The Biggest Noisemaker Of Them All

From the Borsch Belt to Broadway, Mel Brooks has spent a career spotting ‘the insane in the commonplace.’

05/17/2013
Special To The Jewish Week
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When writing about Mel Brooks the temptation is to try and be as funny, as just plain nuts as your subject. That’s a sucker play, so even thought it might look appealing, only a mug would try to compete with the subject of Robert Trachtenberg’s long overdue PBS documentary “Mel Brooks:

Make a Noise.” Let me assure readers that there will be no laughs in the following article unless Mr. Brooks is the source.

Rest assured, if there are laughs to be had, Brooks will provide. He is, after all, a man who can say with utter frankness that he became a drummer “because you made the most noise and got the most attention.” As a GI in the Second World War, he heard nearby German soldiers singing at night and responded with a bullhorn-amplified Jolson-imitation rendition of “Toot, Toot, Tootsie.” The Germans applauded. In short, he has earned a reputation as a man who will do just about anything to coax laughter out of people.

One of the great and satisfying elements of Trachtenberg’s profile of Brooks, however, is how genuinely interesting and intelligent Brooks can be when he is speaking seriously — and quietly — about his craft, his interests and his life. As young Melvin Kaminsky, one of four brothers growing up dirt-poor and fatherless in Williamsburg (his father died when Mel was 2), his story seems ill-fitted for a life of laughter. When he was 9, Brooks’ uncle took him to see the original Broadway production of Cole Porter’s “Anything Goes” and he was transfixed and transformed. As Brooks himself says when talking about the success of the stage production of “The Producers,” a Broadway success is what he would dream of for the next 60 years in show business.

Before that would happen, though, Brooks took some of the same roads as other Jewish comic geniuses, working as a tummler in the Borscht Belt, writing comedy, most famously for Sid Caesar, creating the hit television series “Get Smart” and the brilliant “2,000-Year-Old Man” routines with Carl Reiner, then bursting into full comic blossom as a filmmaker. He is one of only 14 people who have won all four of the major show business awards, Emmy, Grammy, Oscar and Tony. And he did it for “spotting the insane and bizarre in the commonplace,” as he explained in interviews.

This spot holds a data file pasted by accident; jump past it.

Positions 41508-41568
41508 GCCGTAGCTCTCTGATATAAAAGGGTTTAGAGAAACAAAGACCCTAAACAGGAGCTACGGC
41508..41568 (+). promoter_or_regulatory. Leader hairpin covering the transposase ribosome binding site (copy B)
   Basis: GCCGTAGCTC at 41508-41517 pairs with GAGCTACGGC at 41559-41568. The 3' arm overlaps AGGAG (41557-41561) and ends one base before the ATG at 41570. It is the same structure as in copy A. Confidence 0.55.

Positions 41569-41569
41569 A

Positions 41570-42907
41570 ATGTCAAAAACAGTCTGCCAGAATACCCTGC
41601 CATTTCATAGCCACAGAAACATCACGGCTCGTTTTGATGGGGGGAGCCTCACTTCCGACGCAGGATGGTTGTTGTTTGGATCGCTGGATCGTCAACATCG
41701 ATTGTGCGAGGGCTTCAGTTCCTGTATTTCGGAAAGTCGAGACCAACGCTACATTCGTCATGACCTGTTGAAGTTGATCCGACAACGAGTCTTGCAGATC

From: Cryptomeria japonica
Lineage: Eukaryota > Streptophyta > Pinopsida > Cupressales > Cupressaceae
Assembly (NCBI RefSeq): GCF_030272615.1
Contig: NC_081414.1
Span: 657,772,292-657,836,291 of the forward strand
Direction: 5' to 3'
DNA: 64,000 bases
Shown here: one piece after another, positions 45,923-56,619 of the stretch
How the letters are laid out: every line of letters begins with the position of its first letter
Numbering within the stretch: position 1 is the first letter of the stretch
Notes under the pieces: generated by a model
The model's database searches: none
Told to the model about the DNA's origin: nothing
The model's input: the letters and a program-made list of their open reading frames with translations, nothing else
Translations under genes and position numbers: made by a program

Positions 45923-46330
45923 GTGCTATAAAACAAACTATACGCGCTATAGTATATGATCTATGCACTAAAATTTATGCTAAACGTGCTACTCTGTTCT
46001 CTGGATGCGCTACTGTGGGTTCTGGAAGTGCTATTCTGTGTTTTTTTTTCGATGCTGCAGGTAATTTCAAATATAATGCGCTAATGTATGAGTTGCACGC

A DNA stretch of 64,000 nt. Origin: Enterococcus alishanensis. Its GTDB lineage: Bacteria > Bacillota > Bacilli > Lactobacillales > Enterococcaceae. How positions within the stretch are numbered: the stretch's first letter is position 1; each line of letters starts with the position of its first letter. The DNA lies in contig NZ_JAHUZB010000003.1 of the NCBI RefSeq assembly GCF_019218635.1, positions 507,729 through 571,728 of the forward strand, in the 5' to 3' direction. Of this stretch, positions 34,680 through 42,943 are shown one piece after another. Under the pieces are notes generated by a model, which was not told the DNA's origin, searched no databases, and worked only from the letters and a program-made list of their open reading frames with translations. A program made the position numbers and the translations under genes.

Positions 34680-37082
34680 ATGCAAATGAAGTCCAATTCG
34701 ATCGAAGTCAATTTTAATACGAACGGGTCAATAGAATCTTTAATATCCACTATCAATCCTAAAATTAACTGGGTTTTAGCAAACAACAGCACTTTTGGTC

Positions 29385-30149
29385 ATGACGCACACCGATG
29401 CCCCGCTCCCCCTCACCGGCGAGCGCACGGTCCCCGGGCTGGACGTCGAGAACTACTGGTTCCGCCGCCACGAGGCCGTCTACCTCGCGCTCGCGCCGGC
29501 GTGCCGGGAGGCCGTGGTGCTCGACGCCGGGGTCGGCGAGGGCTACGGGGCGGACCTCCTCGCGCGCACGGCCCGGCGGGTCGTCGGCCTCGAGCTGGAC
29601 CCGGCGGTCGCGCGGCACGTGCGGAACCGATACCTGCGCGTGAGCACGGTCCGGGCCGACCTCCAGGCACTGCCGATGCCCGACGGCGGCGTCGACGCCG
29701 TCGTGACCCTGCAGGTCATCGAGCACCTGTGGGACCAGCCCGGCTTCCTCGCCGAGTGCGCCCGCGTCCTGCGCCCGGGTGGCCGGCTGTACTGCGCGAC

Sitting down to be interviewed by Trachtenberg, Brooks is surprisingly candid (and remarkably spry for a man who turns 87 at the end of June). He discusses the deep depression that followed his divorce from his first wife and is frank about that marriage’s failure. He talks about his sense of loss in childhood when he first realized, “Other kids had fathers and I didn’t,” and the role of comedy as a means of emotional sustenance. “I was short and funny-looking, I needed another tool so that I would be accepted,” he confesses.

Those last two revelations fit quite neatly with any analysis of Brooks’ film work and its obsessive recapitulation of tender father-son surrogates and even more obsessive need to be constantly funny. They also link up comfortably with his Jewish identity; like so many other Jewish comics, Brooks has always used his humor alternately as a defense mechanism and a weapon of mass destruction, leaving potential enemies laughing helplessly. “I was never religious, but I was always totally Jewish,” he says during the film, and his fascination with the image of Hitler (rather than the reality) is an ongoing part of that identification. As Brooks himself puts it, “If you can reduce [dictators] to ridicule, you’re way ahead.”

“Make a Noise” is a bit too doggedly chronological in its approach until the last half-hour, when Trachtenberg suddenly seems to realize he’s running out of time to cover the past 20 years. Some of the interviews with friends and colleagues are not particularly pertinent. Joan Rivers has some smart insights into how Brooks’ humor works but they don’t really mesh with the biographical bent of the film. Stephen Weber and Bill Pullman add little to our understanding of Brooks’ working methods or his humor.

The film is on its surest ground when the camera just focuses on Mel and lets him talk. Just his health tips alone — eat citrus fruit — are worth the price of admission. Of course, Brooks undoubtedly warned Trachtenberg this would happen. But did he listen? Nooooo.

“Mel Brooks: Make a Noise” will premiere on PBS stations nationally on Monday, May 20. Check your local listings for time and station. The DVD, with bonus material, will be available Tuesday, May 21 from Shout Factory. There will be a special New York premiere of the film, with Brooks (via Skype) and Susan Stroman, director of the Broadway production of “The Producers,” taking questions from the audience Wednesday, May 15 at 7:15 p.m. at the 92nd Street Y (Lexington Avenue and 92nd Street); for information, go to www.92y.org/tickets/production.aspx?pid=92813.

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